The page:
October 23, 2012

Lessons in Rainmaking

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 Table of Contents | Features | Frontlines | Technology | Business

May/June 2010 Issue | Volume 36 Number 3 | Page 57


Lessons in Rainmaking

In honor of the ABA Women Rainmakers’ 20th anniversary celebration this year, Law Practice has invited the group’s current chair, Jamie Spannhake, and its cofounder, Marty Africa, to develop a collection of writings for 2010 highlighting the experiences of successful women rainmakers. To kick things off, Marty Africa spoke recently with past and present ABA Women Rainmakers leaders about their experiences with the organization, and asked them to share some of their best marketing and networking tips. Watch for her article in an upcoming issue of the Law Practice Today webzine devoted to ABA Women Rainmakers. In the meantime, here are some highlights from the article.

LESSON 1: Stick with the Facts. “Focus on how you are best qualified to meet the needs of your prospect in factual terms,” says Shelley Canter, career coach and immediate past chair of ABA Women Rainmakers. But always remember “it’s all about them, and not about you. When it comes to winning business, the strongest case you can make is based on factual themes about your experience and skills that demonstrate value to your audience,” she says. Worries about undermining relationships when asking for new business often impede women in their rainmaking efforts, she explains. By focusing on factually based, unique qualifications, you not only build your strongest case, you can reinforce rather than weaken the relationship. This is not only an effective strategy, it’s a comfortable one for women.

LESSON 2: Put the Client’s Needs First. It may seem obvious, but it is easy to lose sight of the client’s perspective when forming your business development strategy. Stephen B. Lewis, Managing Director at Previsio Partners and the first male member of ABA Women Rainmakers Steering Committee, says one of the most important lessons learned from great rainmakers is to keep the client perspective foremost in both delivering and marketing your legal services. “The practice of law is a business, and pleasing the customer benefits the customer (client) and lawyer.” Linda J. Ravdin, a principal at Pasternak & Fidis, was a member of ABA Women Rainmakers’ first Program Planning Committee in 1990. She remembers fellow divorce lawyer Kathryn Marshall telling the audience at the first ABA Women Rainmakers’ program to “never take more clients than you can handle with loving care.” Linda says she continues to apply that powerful and profound advice in her practice today.

LESSON 3: For Endless Referrals, Build Relationships to Last. “Stay in touch with your contacts. Someone may be able to help you or may need your services when you least expect it,” says Barrie Drum, Managing Director at Citigate Global Intelligence and longtime active member of ABA Women Rainmakers. She adds that joining and becoming involved with the group greatly improved her network across the country and opened up lines of communication with many firms. Former Steering Committee member Kyle Midkiff, a forensic accountant and principal at Nihill & Riedley, P.C., adds, “Keep your friends close and your enemies closer; you never know where that referral will come from.”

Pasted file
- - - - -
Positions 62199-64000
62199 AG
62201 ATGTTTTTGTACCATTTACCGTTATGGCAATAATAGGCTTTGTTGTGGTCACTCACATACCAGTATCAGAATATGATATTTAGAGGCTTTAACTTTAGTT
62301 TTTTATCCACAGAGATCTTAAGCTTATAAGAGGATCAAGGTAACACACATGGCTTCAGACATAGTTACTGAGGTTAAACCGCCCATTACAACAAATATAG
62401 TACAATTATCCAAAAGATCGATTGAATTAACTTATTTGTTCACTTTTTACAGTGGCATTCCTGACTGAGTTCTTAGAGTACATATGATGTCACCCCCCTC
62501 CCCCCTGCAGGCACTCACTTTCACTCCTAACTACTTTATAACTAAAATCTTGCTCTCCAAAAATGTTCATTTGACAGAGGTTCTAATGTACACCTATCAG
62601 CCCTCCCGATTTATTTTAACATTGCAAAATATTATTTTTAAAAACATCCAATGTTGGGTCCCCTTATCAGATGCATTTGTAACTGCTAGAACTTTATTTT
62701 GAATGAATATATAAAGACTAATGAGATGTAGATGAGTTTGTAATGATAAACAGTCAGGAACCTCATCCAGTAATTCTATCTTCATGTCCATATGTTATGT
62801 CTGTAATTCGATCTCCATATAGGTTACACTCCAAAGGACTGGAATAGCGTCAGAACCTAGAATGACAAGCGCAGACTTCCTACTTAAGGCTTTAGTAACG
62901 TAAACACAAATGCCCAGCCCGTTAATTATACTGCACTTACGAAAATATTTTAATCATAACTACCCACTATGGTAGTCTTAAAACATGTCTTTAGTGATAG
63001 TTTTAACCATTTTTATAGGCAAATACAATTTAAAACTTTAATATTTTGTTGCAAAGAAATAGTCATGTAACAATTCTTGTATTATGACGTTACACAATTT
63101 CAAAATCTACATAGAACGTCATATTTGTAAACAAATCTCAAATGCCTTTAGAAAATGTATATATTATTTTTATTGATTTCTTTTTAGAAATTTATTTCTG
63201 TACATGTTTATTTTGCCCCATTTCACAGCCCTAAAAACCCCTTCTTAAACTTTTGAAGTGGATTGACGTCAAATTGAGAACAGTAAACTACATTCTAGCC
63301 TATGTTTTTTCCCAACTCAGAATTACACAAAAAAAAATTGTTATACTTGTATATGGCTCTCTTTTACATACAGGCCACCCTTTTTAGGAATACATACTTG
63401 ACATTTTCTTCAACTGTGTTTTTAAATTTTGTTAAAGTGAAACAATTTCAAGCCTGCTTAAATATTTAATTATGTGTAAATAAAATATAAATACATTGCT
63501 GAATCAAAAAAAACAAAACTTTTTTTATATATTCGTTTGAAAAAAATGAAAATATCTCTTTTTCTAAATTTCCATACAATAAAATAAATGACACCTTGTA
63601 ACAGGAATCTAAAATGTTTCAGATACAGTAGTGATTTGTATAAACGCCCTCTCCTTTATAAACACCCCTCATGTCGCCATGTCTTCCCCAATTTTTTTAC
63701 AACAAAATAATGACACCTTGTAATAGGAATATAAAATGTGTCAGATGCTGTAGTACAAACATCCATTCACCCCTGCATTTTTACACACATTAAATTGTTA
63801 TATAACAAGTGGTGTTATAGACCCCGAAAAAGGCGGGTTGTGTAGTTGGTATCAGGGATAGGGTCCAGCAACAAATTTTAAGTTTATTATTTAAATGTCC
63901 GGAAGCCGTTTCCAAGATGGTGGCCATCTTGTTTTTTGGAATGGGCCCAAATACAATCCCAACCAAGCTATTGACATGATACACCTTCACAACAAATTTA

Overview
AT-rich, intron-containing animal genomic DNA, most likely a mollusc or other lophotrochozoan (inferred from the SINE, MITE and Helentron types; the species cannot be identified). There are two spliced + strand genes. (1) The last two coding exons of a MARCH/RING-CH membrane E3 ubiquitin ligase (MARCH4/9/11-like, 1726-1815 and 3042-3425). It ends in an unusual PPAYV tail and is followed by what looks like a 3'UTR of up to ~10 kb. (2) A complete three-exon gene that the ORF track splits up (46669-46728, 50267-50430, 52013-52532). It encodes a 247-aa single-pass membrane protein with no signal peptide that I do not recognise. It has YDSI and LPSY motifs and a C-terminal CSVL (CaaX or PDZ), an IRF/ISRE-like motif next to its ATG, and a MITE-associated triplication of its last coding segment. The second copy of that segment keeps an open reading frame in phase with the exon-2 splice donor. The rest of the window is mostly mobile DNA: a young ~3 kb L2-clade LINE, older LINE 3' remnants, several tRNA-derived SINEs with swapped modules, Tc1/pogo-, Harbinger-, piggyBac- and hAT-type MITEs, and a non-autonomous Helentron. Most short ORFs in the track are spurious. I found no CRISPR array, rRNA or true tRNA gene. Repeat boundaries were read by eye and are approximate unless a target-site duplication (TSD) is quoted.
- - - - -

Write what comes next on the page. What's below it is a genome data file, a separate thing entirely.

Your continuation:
LESSON 4: Join ABA Women Rainmakers. ABA Women Rainmakers is focused on educating women lawyers about the need to market themselves. It offers programs to teach them how to do so and then provides networking opportunities at which women can practice their skills. This education shows women how to develop as leaders, lawyers and rainmakers. Judith Fryer, a former chair of ABA Women Rainmakers and a principal shareholder at Greenberg Traurig, says that by becoming an active member of ABA Women Rainmakers, “I developed significant business and, even more importantly, I developed lifelong friends. It was the catalyst to my own business development success.” Gilda Turitz, a partner at Sideman & Bancroft LLP, co-chaired ABA Women Rainmakers for four years. She says the group came along at a critical point in her career, attributing the “support, skills building, camaraderie and networking through the group as very significant contributions to my success in building my practice and client base. The proof was in the pudding—when I changed firms all the clients that I had developed and nurtured followed me.”

Corinne Ball, a partner at Jones Day and a longtime member, remembers that the women of ABA Women Rainmakers “gave me courage. I like to think we not only encouraged each other, but gained strength and courage from the support of likeminded, talented women. I had zero doubt that if I called out for help, they would be there and vice versa, without hesitation.”

Learn about ABA Women Rainmakers, including its Mid-Career Workshop coming in October, at www.womenrainmakers.org .